Sean, both because of his love for expensive electronic consumer goods and because of Nickyís fear of crashing, bought something known as a Brightling Emergency Watch. "Basically," he explains, "If the plane crashes and you manage to survive and were on a desert island or floating in the sea it actually sends out a signal on the international frequency within a 600 mile radius, and someone will actually pick me up." It was a bargain. "It costs three-and-a-half thousand," he says, "But I got it for £2,900."
In their early days the Manic Street Preachers would write hyperbolic, confrontational letters to writers on the music press. In one of them, as I remind them, they described themselves as "a car bomb kiss-off to the Face".
"One of yours?" Nicky asks James. He shakes his head. "Thatís Richeyís." He explains. "We wanted to be such a non-consumerist band in a kind of situationist sense. We wanted to create our own airs and graces. Nicky and Richey were designing their own clothes at the time, and that was a massive part of the group."
"The Face represented a style we could never buy into," Nicky nods. "Weíd almost rather look like dicks than be super cool..."
The Manic Street Preachers are setting up their own clothing company, Valley Boy. Theyíll open a shop in Cardiff. "Loads of zips," says Nick. "Loads of pockets. Itís going to be the Welsh equivalent of Joe Bloggs, but better..."
One of the new Manic Street Preachers songs is called "Born A Girl". Its chorus goes: And I wish I had been born a girl/instead of what I am/yes I wish I had been born a girl/and not this mess of a man. "Thereís no doubt about it," Nicky says, "I have, in my time, loved dressing up in womenís clothes and that. I canít say Iím desperate to be a woman, but sometimes I feel it would have been a bit easier if Iíd been born one. My body shape is quite a lot like a woman. Iíve got extremely big hips. Iíve got a very small waist, but a really odd pelvic girdle."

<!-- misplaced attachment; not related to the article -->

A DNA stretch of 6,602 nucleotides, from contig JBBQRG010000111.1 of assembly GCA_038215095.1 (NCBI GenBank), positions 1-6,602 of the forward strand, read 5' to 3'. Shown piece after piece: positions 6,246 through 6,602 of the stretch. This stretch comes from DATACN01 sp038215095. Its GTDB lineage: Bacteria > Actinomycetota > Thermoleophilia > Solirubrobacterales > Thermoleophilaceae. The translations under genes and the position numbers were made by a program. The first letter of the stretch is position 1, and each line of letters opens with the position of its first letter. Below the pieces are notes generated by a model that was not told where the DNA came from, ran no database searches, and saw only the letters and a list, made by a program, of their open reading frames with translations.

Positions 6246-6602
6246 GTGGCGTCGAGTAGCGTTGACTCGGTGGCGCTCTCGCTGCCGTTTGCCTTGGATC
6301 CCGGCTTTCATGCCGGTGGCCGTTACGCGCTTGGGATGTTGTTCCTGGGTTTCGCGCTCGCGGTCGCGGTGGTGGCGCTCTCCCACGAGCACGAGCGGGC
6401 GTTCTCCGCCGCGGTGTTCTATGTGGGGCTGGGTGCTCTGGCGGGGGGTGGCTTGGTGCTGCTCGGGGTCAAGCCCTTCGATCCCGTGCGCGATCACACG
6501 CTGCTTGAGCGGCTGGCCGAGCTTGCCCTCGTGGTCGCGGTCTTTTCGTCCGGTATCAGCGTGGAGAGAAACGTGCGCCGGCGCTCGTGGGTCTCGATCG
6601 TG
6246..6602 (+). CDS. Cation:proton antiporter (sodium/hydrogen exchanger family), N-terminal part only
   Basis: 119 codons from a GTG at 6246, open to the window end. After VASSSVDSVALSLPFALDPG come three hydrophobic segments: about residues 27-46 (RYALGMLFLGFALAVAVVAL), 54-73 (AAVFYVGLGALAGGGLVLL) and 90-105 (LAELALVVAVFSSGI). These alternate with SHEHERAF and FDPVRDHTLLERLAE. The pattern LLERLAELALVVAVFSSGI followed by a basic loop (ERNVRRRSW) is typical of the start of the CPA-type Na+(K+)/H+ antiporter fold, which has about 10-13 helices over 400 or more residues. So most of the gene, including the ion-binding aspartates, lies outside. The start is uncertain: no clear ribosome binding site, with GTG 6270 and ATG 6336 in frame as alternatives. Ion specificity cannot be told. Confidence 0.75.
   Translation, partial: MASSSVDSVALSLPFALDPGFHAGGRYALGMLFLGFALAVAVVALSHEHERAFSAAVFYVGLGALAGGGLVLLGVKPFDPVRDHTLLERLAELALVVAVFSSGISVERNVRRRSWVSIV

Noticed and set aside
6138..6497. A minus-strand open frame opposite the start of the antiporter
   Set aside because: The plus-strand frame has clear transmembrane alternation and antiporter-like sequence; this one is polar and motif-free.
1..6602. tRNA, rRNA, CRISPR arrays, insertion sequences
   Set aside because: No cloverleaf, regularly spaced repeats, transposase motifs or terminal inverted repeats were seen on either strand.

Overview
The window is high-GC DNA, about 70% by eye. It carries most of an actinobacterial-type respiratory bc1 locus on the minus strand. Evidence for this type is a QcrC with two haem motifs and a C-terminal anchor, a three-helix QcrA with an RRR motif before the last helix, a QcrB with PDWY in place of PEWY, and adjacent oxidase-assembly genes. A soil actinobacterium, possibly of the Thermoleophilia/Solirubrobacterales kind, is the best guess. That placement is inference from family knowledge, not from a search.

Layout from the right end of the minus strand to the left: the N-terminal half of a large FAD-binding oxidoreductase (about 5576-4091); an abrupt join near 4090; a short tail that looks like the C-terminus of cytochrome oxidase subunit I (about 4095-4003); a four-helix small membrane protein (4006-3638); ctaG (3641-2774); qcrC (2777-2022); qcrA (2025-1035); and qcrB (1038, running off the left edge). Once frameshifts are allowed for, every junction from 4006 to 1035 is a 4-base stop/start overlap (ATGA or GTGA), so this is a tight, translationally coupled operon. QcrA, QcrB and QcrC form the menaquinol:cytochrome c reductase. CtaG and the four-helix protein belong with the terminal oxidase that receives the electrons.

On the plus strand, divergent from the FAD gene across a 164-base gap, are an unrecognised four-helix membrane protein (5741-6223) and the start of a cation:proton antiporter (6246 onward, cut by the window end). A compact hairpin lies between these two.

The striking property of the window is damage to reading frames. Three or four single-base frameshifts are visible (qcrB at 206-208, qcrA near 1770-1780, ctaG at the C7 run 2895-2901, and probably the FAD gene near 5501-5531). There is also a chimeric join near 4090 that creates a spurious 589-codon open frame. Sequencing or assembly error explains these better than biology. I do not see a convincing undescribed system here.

Nicky has only worn dresses as part of being in the band, though as a teenager he wore make-up, spent hours on his hair, and wore blouses. "You can be blasé about it now," he says, "but when youíre 16 in a pretty hard valleyís mining town, it takes a bit more guts than you actually think it does at the time."
At school he was sometimes called Gay Lord, and he was sometimes called Shirley. He used to spend hours on his motherís bed, watching her do her hair and all that: "I was fascinated with that kind of stuff. Iíve always seen my mother as the most gentle, fantastic human being."
He never thought he was gay; itís never been about that. It wasnít about sexuality; itís about comfort. He is aware that there was a bit of an early nineties pop craze for men in frocks - Kurt Cobain, Evan Dando and so on - and he would not like to be associated with that. "I look dead smart," he explains. "I really made an effort. I thought that I looked like a stonking woman. Kurt did it with a full beard and all the rest of it and it just seemed a bit..." - he searches for the right words - "...Captain Sensible."
After they performed "Born A Girl" live for the first time, he got a letter from a girl asking him how dare he assume that life was easier as a woman. That made him feel really shit, and for a while he didnít want the song on the album. But the point was that it was true for him. Not for anyone else. And for him, sometimes it seems as though life would be easier as a girl. Less confusing. He has dresses in his wardrobe. Fans send them.